Experts believe artificial intelligence will play a catalyst role in the evolution of the electronics supply chain. Adoption may be slow at first, though, but surprisingly, components distributors are already leading the charge with technical information and services
Purchasing and procurement, two of the stodgiest and yet fundamentally critical elements of the electronics component distribution business, are getting primed for an incredible makeover, courtesy of artificial intelligence. The breakout introduction of ChatGPT last year, coupled with the introduction of many variants of the application by enterprises seeking to leverage the advantages of AI, has sparked interest within the distribution world. Researchers say distributors, suppliers and their customers can benefit from the productivity gains other segments of the economy are squeezing from the deployment of AI applications. “AI has been a field of academic study since the 1950s, but only recently has it found concrete applications within procurement functions,” said Sievo, a data analytics and procurement services provider, in a report. “AI is transforming procurement. AI is automating or improving many time-consuming tasks or giving procurement experts additional insights based on extremely complex and large sets of data.”
The range of functions where distributors can inject AI is as wide as the broad breadth of services provided by the top industry players. In addition to their traditional role of serving as a middleman between OEMs and electronics manufacturing services (EMS) providers, on one side, and component suppliers, on the other side, distributors offer numerous other support services that could be optimized with the use of artificial intelligence, according to Sievo. These services, as detailed by the top publicly owned distributors in their filings with the Securities and Exchange Commission, stretch from design and engineering support to “demand-creation” and other value-added services. Distributors also enhance their value to customers with supply chain management programs, including warehousing, procurement of scarce components, stocking, regulatory compliance, new product innovation as well as import and export services support.
Supporting the tens of thousands of customers that a typical distributor sells components and services to can be daunting. Most distributors, including mid-tier players like Mouser and Digi-Key, have thousands of employees on their payrolls in addition to being present in dozens of countries globally. Their services are often provided in local languages and currencies, further complicating operations and raising demands on enterprise resource planning (ERP) systems, noted observers. With the digitalization of economies globally, distributors seeking to maintain operations at the highest efficiency level—to reduce or eliminate IT downtime—have had to invest heavily in ERP systems. Mouser Electronics, for example, has nearly 4,000 employees at 27 locations worldwide and supports more than 1,200 suppliers. The company said it ships products to more than 650,000 customers and stocks more than one million products, shipping from a one-million sq. ft. warehouse in Dallas.
Continuously adding new products and services is typical for the distribution world. Observers said companies in the segment are rolling out AI applications to help them stay on top of their growing roster of suppliers, customers, products and services. In addition to building out their own AI support infrastructure, distributors are also stepping in to assist engineers trying to make sense of the technology and its relevance to their professional operations. To support its engineering customers, for example, Mouser in July announced the rollout of its Artificial Intelligence hub, aimed at providing faster product information. The company said in a statement that it is offering engineers free educational content on AI technology via eBooks, blogs and articles. This is in addition to the information already available on Mouser’s website, said Kevin Hess, head of marketing at the distributor. “Our AI resource page is specifically designed to help engineers stay abreast of the latest developments in this fast and ever-evolving field,” Hess said. “We are committed to providing engineers with an unparalleled selection of products and content resources to help them learn more about this topic and other subjects at the forefront of today’s technology.”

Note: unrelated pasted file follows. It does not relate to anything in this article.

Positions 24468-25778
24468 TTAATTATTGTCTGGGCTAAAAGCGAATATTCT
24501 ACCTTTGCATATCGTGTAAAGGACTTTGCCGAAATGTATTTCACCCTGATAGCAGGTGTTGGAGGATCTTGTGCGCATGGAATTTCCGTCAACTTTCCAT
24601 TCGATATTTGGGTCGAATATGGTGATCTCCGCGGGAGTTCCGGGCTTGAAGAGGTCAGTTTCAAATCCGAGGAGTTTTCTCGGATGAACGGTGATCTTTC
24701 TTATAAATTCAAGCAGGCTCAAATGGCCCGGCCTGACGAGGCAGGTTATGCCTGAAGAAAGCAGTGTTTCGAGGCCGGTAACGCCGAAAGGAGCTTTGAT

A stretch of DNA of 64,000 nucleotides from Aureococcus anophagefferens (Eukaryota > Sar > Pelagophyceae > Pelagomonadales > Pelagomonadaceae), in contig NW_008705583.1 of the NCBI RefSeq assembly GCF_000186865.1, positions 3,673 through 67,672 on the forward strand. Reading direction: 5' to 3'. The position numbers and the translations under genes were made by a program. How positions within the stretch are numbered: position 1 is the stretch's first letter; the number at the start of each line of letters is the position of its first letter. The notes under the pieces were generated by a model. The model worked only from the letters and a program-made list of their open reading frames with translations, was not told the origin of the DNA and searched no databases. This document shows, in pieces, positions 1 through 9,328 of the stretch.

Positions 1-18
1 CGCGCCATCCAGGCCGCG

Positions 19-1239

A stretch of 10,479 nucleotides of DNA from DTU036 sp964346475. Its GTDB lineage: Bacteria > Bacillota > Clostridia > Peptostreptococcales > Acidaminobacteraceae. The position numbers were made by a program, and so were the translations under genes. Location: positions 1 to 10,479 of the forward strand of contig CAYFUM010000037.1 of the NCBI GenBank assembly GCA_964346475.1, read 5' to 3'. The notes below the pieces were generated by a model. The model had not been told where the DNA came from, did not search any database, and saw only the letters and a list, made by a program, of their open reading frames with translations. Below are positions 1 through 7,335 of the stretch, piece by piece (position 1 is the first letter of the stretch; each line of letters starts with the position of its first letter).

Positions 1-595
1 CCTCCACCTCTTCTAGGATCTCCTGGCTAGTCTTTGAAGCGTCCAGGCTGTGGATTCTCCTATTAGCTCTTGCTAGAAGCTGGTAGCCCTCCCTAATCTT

Distributors aggregate a lot of data about their ecosystem. They collect information about suppliers, products, supply availability, sales and market conditions, OEM and end-customers, pricing, sourcing and supply chain management. In fact, due to the huge number of customers served by most distributors and their regular direct contact with all segments of the market, distributors can be regarded as the single most-extensive source of information about the electronics manufacturing industry. Finding a way to share this information—and with the right parties—without violating engagement conditions with customers can be complex. In addition to the data gleaned from OEM orders, for example, distributors can also have access to the component requirements of the customer’s immediate rivals.
“Procurement gathers data on clients, spend, transactions, pricing, suppliers, and contracts from RFPs, POs, spend reviews, contract management, e-catalogues, SRM systems, and expense reports, among others,” the Sourcing Industry Group (SIG), a purchasing trade association, said in a recent research report. “Similarly, every stage of the supply chain has incoming and outgoing data that affects the entire product journey, from upstream inventory planning to downstream demand management. The data can be hugely variable in its speed of delivery, structure and flow, with volumes fluctuating hourly to seasonally. It is also hugely complex, coming from many sources; consolidating, cleansing and finding patterns requires resource. This is where predictive analytics comes in—to make sense of it all.”